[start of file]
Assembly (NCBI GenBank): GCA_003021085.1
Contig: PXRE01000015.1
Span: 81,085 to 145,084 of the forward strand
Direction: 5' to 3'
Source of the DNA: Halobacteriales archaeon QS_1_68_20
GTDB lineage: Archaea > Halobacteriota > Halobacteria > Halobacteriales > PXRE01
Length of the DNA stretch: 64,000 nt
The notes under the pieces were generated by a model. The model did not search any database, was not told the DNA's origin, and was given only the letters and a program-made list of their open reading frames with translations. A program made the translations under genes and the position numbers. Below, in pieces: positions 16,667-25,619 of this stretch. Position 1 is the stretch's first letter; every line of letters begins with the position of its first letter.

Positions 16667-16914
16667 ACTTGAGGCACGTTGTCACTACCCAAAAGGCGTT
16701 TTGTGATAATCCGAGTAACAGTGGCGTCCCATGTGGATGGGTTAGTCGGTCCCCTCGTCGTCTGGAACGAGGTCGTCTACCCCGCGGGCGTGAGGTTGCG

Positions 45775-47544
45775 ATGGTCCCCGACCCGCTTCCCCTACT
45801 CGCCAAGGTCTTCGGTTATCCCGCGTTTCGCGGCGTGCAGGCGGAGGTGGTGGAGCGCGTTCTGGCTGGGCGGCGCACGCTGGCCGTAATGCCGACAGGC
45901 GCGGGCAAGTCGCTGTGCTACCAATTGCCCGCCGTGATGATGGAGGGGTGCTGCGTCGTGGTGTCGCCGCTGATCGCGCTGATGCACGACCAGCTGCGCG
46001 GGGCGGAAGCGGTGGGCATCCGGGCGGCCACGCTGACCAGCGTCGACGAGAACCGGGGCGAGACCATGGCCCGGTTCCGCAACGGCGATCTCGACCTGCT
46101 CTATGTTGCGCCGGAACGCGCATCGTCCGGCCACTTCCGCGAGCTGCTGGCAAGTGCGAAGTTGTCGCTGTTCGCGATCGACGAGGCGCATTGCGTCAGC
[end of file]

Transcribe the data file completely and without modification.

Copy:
Assembly (NCBI GenBank): GCA_003021085.1
Contig: PXRE01000015.1
Span: 81,085 to 145,084 of the forward strand
Direction: 5' to 3'
Source of the DNA: Halobacteriales archaeon QS_1_68_20
GTDB lineage: Archaea > Halobacteriota > Halobacteria > Halobacteriales > PXRE01
Length of the DNA stretch: 64,000 nt
The notes under the pieces were generated by a model. The model did not search any database, was not told the DNA's origin, and was given only the letters and a program-made list of their open reading frames with translations. A program made the translations under genes and the position numbers. Below, in pieces: positions 16,667-25,619 of this stretch. Position 1 is the stretch's first letter; every line of letters begins with the position of its first letter.

Positions 16667-16914
16667 ACTTGAGGCACGTTGTCACTACCCAAAAGGCGTT
16701 TTGTGATAATCCGAGTAACAGTGGCGTCCCATGTGGATGGGTTAGTCGGTCCCCTCGTCGTCTGGAACGAGGTCGTCTACCCCGCGGGCGTGAGGTTGCG

Positions 45775-47544
45775 ATGGTCCCCGACCCGCTTCCCCTACT
45801 CGCCAAGGTCTTCGGTTATCCCGCGTTTCGCGGCGTGCAGGCGGAGGTGGTGGAGCGCGTTCTGGCTGGGCGGCGCACGCTGGCCGTAATGCCGACAGGC
45901 GCGGGCAAGTCGCTGTGCTACCAATTGCCCGCCGTGATGATGGAGGGGTGCTGCGTCGTGGTGTCGCCGCTGATCGCGCTGATGCACGACCAGCTGCGCG
46001 GGGCGGAAGCGGTGGGCATCCGGGCGGCCACGCTGACCAGCGTCGACGAGAACCGGGGCGAGACCATGGCCCGGTTCCGCAACGGCGATCTCGACCTGCT
46101 CTATGTTGCGCCGGAACGCGCATCGTCCGGCCACTTCCGCGAGCTGCTGGCAAGTGCGAAGTTGTCGCTGTTCGCGATCGACGAGGCGCATTGCGTCAGC